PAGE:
The Great Arc of the Milky Way
The Milky Way sweeps in a great arch of light across the sky.
It’s been a wonderful week for shooting the Milky Way. I had a very clear night on Tuesday but ventured no further than a few hundred feet from home to the harvested canola field next door.
The Milky Way was beautifully placed, as it always is at this time of year, right across the sky from northeast to southwest, with the starclouds of Cygnus passing directly overhead.
The top photo is a panorama of 8 shots, with a camera on a tripod, and each exposure being just 60 seconds with a 14mm lens in portrait orientation. I stitched the segments with PTGui software, rendering the scene with its spherical projection mode which wraps the dome of the sky onto a flat surface in a way that retains the zenith detail as your eye saw it, but greatly distorts the extremities of the scene at either end.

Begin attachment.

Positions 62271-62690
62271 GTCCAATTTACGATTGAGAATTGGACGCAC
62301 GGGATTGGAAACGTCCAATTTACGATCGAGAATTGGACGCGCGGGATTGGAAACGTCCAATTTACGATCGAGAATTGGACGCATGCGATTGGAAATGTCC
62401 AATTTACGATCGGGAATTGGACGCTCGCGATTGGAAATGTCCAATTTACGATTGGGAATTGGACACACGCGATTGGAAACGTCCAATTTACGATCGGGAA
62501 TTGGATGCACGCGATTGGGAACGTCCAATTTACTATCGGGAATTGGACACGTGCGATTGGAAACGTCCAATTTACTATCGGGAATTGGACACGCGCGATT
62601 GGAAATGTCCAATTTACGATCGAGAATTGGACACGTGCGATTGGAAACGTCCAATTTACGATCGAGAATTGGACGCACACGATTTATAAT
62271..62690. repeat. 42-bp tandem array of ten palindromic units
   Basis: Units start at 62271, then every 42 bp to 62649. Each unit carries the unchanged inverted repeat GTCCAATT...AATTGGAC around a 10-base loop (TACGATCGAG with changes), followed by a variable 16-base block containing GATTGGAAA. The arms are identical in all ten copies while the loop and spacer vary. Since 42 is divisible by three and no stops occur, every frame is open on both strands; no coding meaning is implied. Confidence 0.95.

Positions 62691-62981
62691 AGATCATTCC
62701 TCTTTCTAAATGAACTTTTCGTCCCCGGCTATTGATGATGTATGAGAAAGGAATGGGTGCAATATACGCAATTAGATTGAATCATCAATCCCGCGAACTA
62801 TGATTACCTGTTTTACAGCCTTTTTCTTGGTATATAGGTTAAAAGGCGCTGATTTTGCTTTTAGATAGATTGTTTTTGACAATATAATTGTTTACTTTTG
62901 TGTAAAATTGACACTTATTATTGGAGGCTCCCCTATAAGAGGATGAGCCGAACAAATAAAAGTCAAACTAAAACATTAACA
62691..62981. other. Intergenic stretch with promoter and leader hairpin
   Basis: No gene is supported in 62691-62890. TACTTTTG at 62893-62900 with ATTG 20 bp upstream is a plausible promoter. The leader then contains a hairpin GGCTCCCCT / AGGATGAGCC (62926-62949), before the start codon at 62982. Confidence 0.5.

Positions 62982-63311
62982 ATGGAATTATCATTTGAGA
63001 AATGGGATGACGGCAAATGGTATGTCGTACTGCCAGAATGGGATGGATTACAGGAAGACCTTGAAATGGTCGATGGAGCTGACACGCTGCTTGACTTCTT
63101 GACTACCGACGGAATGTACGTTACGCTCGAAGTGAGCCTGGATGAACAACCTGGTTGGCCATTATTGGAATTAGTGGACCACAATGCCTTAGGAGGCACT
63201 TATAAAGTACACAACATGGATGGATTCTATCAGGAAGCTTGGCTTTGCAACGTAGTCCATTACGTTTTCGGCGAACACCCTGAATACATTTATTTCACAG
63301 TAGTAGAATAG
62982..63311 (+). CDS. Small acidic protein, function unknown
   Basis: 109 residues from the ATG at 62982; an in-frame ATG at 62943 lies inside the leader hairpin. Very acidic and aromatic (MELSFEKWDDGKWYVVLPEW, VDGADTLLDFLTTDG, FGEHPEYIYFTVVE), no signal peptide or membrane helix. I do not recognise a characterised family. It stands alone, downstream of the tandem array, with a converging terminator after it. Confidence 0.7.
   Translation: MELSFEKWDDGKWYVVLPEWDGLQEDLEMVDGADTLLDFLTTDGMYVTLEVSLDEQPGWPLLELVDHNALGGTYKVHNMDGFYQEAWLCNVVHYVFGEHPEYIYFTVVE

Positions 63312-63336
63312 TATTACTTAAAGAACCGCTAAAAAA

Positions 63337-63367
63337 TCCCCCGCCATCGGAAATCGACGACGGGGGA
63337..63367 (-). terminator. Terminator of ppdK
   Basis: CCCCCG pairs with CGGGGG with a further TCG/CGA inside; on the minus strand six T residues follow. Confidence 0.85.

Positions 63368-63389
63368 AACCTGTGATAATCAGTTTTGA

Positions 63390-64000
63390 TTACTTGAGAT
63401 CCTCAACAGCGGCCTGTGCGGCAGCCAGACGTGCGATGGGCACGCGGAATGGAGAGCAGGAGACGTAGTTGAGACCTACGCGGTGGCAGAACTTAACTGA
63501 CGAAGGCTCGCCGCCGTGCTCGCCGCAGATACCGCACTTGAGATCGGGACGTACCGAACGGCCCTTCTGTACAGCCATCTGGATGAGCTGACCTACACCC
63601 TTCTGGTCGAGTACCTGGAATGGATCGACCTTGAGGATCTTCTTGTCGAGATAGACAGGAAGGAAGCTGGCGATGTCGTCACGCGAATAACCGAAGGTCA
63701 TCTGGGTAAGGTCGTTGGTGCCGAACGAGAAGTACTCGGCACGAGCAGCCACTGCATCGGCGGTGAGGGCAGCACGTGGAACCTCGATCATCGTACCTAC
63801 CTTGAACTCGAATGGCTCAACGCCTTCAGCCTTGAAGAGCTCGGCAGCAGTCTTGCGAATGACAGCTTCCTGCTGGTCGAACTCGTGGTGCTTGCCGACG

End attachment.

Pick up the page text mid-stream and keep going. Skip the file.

My house is at lower right.
For this image, I used the same lens to take a single view from horizon to well past the zenith. Here the camera was tracking the stars for a set of stacked 5-minute exposures to grab even more detail in the Milky Way.
What stands out as much as the Milky Way are the green fingers of airglow stretching across the sky. These were invisible to the eye but the camera sure picks them up.
Airglow is caused by oxygen atoms, in this case, fluorescing at night as they release some of the energy they absorbed by day. It’s not aurora and generally covers more of the sky, sometimes with a diffuse glow or, as here, with more structured bands that slowly shift over minutes. It varies from night to night and can occur at any latitudes. But usually only cameras pick it up. To the eye, airglow just makes the sky look inexplicably a little less dark than you think it should be on such a clear night.
– Alan, September 7, 2013 / © 2013 Alan Dyer